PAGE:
As for woman voting show me where the constitution said they can't. When the constitution was written only land owners could vote. I agree with that. If only land owners, those with something to loose, could vote we wouldn't be in the fix we're in today.

    As for slaves show me where the original constitution says it is or isn't ok. Congress wrote another amendment to cover that. And there in lies the rub. Congress can vote in an amendment to override the 2nd. But they know The People won't go for it so the liberal / progressive politicians put the notion in the heads of the sheeply that interpretation is ok and that the amendments really mean something other than what is written.

    You are trying to say the Constitution grants or denies rights. The Bill of Rights tells the government what it cannot do. It's there to guarantee our rights and to protect us from government abuse. The rest of the Constitution tells the Federal Government what "power" is granted to it.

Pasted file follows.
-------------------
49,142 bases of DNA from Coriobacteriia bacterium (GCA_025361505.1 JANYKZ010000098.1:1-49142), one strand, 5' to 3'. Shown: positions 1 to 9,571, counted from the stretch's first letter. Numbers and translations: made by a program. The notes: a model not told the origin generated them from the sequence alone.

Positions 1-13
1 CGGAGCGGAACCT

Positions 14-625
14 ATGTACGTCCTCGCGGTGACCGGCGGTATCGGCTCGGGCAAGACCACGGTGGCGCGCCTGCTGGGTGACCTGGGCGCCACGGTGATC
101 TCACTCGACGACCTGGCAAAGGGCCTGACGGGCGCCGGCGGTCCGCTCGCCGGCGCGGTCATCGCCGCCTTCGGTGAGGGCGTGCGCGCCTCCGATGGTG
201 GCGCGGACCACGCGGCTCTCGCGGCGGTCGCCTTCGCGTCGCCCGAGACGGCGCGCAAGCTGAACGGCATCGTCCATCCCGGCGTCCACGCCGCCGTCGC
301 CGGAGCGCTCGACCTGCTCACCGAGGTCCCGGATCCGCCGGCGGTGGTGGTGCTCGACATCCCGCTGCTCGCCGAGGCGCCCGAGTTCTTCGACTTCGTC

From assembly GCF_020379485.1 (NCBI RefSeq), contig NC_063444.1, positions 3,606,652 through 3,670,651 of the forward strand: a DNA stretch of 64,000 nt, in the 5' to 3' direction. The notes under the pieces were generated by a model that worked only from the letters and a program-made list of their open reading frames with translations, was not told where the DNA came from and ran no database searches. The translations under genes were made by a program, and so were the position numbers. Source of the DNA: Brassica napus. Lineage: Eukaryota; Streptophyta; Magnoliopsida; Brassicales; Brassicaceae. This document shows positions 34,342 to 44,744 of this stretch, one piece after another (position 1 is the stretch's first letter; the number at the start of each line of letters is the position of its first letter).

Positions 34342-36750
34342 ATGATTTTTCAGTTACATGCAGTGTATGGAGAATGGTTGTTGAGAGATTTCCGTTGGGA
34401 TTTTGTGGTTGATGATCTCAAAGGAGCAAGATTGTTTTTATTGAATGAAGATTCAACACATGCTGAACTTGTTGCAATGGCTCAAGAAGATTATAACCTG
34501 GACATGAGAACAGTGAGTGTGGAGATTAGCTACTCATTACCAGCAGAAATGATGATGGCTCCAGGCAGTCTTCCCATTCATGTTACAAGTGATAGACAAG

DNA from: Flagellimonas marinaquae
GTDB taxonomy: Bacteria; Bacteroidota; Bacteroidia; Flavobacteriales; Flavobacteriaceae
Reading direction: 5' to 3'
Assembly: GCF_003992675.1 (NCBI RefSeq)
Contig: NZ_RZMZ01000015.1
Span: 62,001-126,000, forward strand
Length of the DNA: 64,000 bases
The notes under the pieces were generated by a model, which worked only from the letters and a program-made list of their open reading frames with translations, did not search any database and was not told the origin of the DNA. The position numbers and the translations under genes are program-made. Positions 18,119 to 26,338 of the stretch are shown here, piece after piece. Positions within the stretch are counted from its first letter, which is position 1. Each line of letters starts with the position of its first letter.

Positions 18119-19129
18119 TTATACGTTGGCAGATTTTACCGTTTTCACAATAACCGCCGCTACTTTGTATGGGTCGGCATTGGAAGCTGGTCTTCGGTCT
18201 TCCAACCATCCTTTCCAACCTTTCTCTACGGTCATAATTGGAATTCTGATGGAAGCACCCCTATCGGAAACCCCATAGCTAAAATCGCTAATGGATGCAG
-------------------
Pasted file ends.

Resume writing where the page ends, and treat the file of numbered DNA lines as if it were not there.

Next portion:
Do I have to explain that to you. The government has no power other than that granted to it. Shall not be infringed tells the government it IS FORBIDDEN, IS NOT GRANTED THE POWER TO TELL THE PEOPLE WHAT THEY CAN AND CANNOT DO WITH FIREARMS
     
    Last edited: May 7, 2012
  7. Fred Hansen

    Fred Hansen Liberal Bane

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    No. I don't believe a thing you type.
     
  8. ancient_serpent

    ancient_serpent

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    This alone has convinced me that you do not want to "work together," you simply want others to tell you that your beliefs are right. You want to argue and type pseudo-smart aleck things.
    If your attitude in this and in past posts are indicative of other progressives then I am glad to have been in opposition to your ideologies for as long as I have.
     
    Last edited: May 6, 2012
  9. Fred Hansen

    Fred Hansen Liberal Bane

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  10. IhRedrider

    IhRedrider Not a walker

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    greetriple



    How about, you answer the questions I asked you before?

    I know that you will feign ignorance of the actual questions, and I was about to go cut and paste, but I'm not going to do that until you actually claim to not know what I'm talking about. SO